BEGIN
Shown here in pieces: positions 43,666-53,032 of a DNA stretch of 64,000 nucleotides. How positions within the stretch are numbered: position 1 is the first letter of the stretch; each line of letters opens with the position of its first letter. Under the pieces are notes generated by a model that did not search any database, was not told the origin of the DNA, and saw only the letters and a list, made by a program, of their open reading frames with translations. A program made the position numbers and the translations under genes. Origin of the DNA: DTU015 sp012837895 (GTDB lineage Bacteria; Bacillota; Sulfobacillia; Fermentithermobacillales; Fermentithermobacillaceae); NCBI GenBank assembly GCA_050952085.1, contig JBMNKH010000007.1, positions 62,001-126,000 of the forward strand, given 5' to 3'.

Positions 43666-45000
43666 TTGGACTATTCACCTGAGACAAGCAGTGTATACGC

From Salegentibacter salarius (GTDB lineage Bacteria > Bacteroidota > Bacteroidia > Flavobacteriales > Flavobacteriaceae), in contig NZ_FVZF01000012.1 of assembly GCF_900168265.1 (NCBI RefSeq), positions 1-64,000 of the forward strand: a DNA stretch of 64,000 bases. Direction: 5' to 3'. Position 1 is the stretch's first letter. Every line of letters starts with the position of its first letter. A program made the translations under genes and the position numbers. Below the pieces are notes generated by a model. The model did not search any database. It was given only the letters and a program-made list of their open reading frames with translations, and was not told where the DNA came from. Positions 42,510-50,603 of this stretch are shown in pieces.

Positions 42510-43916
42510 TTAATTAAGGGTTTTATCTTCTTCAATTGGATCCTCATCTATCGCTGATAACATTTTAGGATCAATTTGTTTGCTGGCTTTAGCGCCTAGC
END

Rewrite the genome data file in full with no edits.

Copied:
Shown here in pieces: positions 43,666-53,032 of a DNA stretch of 64,000 nucleotides. How positions within the stretch are numbered: position 1 is the first letter of the stretch; each line of letters opens with the position of its first letter. Under the pieces are notes generated by a model that did not search any database, was not told the origin of the DNA, and saw only the letters and a list, made by a program, of their open reading frames with translations. A program made the position numbers and the translations under genes. Origin of the DNA: DTU015 sp012837895 (GTDB lineage Bacteria; Bacillota; Sulfobacillia; Fermentithermobacillales; Fermentithermobacillaceae); NCBI GenBank assembly GCA_050952085.1, contig JBMNKH010000007.1, positions 62,001-126,000 of the forward strand, given 5' to 3'.

Positions 43666-45000
43666 TTGGACTATTCACCTGAGACAAGCAGTGTATACGC

From Salegentibacter salarius (GTDB lineage Bacteria > Bacteroidota > Bacteroidia > Flavobacteriales > Flavobacteriaceae), in contig NZ_FVZF01000012.1 of assembly GCF_900168265.1 (NCBI RefSeq), positions 1-64,000 of the forward strand: a DNA stretch of 64,000 bases. Direction: 5' to 3'. Position 1 is the stretch's first letter. Every line of letters starts with the position of its first letter. A program made the translations under genes and the position numbers. Below the pieces are notes generated by a model. The model did not search any database. It was given only the letters and a program-made list of their open reading frames with translations, and was not told where the DNA came from. Positions 42,510-50,603 of this stretch are shown in pieces.

Positions 42510-43916
42510 TTAATTAAGGGTTTTATCTTCTTCAATTGGATCCTCATCTATCGCTGATAACATTTTAGGATCAATTTGTTTGCTGGCTTTAGCGCCTAGC